Take our example above--you have no idea why this person, who has given you no indication that they are mad or don't like you would feel that way, yet it's the first place you go in your head in response to not getting a response in the time frame you expected. Why? Perhaps you have abandonment issues that are triggered by the lack of immediate response. Or maybe you had a parent that constantly berated you or told you that you were worthless, all the while claiming to love you more than anything in the world. There's a whole variety of things that could have landed you there, and it's not about assigning blame or not taking responsibility for your own words or actions. It's about understanding where the thoughts and behaviors that you experience come from. Recognition is the key. When you can recognize your triggers, you can slowly begin to alter your responses.


The other important thing to know about trauma is that it doesn't have to be something that happens to us. It is just as often the things we didn't get as children that caused us to experience trauma. Food or shelter insecurity, physical and/or emotional neglect, parentification are all things that affect the development of our brains and the patterns of responses that we create in order to survive. It's when we grow up that those patterns that protected us for so long start to show up in harmful ways.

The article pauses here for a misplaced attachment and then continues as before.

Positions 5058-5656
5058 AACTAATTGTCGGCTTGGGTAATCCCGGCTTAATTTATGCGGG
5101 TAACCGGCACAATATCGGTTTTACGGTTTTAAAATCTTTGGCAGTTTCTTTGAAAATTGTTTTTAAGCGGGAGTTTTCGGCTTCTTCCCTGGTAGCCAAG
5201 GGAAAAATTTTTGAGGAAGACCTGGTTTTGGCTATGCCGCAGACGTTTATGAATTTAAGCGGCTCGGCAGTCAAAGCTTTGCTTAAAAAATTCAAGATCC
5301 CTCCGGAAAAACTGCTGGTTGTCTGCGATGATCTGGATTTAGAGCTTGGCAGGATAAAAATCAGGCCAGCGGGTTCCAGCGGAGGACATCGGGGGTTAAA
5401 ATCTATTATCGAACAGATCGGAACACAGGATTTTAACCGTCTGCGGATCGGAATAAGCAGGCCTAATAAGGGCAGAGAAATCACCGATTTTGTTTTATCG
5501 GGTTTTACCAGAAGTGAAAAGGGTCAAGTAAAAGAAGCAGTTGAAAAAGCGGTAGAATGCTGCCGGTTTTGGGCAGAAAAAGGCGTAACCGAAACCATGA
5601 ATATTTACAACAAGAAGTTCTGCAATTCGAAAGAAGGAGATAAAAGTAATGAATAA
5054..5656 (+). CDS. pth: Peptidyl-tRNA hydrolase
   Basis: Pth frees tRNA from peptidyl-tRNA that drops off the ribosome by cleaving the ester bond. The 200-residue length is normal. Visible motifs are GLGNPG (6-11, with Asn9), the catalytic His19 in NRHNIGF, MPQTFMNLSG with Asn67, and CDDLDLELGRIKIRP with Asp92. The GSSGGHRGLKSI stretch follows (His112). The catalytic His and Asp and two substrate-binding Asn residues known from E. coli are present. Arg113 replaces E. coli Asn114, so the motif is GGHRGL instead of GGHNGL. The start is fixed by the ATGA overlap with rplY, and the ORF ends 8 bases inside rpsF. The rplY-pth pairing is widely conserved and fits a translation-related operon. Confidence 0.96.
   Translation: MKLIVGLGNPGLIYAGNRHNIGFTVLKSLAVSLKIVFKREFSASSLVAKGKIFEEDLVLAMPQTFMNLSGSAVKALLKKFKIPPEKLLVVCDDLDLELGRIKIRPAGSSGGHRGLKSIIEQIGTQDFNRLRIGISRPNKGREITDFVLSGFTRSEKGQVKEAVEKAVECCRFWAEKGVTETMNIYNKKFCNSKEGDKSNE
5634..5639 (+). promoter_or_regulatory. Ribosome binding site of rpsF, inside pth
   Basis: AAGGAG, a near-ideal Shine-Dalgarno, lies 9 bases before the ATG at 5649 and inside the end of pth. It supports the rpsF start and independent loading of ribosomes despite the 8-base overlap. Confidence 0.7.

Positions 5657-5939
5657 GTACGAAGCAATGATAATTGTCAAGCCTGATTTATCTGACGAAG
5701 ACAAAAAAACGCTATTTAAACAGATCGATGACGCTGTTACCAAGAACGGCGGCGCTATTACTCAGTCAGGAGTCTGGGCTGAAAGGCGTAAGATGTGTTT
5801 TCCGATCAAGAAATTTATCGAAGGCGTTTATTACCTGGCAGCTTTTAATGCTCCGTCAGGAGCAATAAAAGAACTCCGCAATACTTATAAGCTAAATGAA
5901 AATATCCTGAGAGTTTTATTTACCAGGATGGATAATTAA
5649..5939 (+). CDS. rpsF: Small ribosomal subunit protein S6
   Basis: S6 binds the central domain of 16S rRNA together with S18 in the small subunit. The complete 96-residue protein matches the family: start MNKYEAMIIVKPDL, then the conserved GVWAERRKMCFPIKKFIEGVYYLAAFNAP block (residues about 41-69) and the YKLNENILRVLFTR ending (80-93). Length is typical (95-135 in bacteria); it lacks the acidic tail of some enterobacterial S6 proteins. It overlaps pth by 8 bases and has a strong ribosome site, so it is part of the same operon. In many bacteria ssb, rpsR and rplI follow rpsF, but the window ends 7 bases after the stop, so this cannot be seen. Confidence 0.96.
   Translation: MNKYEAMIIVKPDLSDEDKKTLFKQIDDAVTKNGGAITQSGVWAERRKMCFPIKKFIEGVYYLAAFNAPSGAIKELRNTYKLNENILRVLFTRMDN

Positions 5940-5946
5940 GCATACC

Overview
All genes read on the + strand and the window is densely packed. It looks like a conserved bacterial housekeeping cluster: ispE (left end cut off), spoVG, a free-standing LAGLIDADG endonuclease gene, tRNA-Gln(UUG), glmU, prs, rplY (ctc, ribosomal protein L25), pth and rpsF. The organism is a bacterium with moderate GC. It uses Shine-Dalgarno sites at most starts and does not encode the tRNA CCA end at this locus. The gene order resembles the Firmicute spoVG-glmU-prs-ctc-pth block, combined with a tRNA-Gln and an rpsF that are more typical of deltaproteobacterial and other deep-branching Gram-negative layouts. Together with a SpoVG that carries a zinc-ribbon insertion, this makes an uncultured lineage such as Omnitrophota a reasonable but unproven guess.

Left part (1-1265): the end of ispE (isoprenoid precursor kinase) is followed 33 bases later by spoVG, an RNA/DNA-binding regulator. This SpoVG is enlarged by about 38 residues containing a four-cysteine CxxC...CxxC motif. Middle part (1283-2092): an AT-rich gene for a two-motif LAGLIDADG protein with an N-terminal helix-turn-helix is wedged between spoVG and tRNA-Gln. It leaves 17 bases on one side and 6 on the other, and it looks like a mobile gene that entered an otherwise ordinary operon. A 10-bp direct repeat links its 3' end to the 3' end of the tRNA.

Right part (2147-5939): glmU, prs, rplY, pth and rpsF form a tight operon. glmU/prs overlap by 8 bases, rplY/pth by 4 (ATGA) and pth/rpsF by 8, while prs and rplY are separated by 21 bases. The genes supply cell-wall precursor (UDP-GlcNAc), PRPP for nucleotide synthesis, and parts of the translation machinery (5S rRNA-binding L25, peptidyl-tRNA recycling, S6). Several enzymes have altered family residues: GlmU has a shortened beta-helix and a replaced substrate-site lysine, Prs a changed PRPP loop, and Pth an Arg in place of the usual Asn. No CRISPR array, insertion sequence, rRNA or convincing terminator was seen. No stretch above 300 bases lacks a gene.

My wish for anyone struggling, whether it be in the context of an unhappy or abusive marriage, or just the daily fights with your own brain about who you are and your value on this earth, is that you have the opportunity to understand why you feel, think, and behave in certain ways, or why you keep repeating unhealthy patterns in your relationships. You may know in your head "My dad was an alcoholic abusive asshole that yelled a lot and I was terrified of him" but not understand why you had a panic attack when your boss was yelling at a coworker two cubicles over or why any time your partner expresses any kind of frustration or anger, you completely shut down.


I'm telling you, making those connections will change your life. Not because you have someone to blame, and you don't even necessarily have to relive all the garbage that was your trauma to get past it--it really can be as simple as recognizing and understanding that it's not something you can control. You can't make your brain stop functioning the way it was programmed to all through your most formative years. But you can start to see it happening, and make different, conscious choices to respond differently. Our brains are so malleable. We can create new neural pathways. Healing.


Let's wrap this up with a follow-up to our example above. You send the text. 30 minutes later, no response. Anxiety--they're mad at me...wait...why would they be mad at me? This response isn't rational. The anxiety doesn't go away, but you see it and you say "hey--you're here because of X, not because of this person or that they haven't responded yet" and you can take a walk, or read, or journal, or whatever you need to do. And you keep doing that...until one day you send a text and 45 minutes later realize you haven't gotten a response, and you didn't even notice.

(There's also this whole side subject of having open and honest conversations about all of this with the person you're trying to be in a relationship with, not making them responsible for your self-worth, etc, but I digress and that's for another blog).


*If you would like to learn more about how trauma is stored in our bodies and how it affects brain development and emotional responses, I highly recommend Dr. Gabor Mate's book, The Body Keeps the Score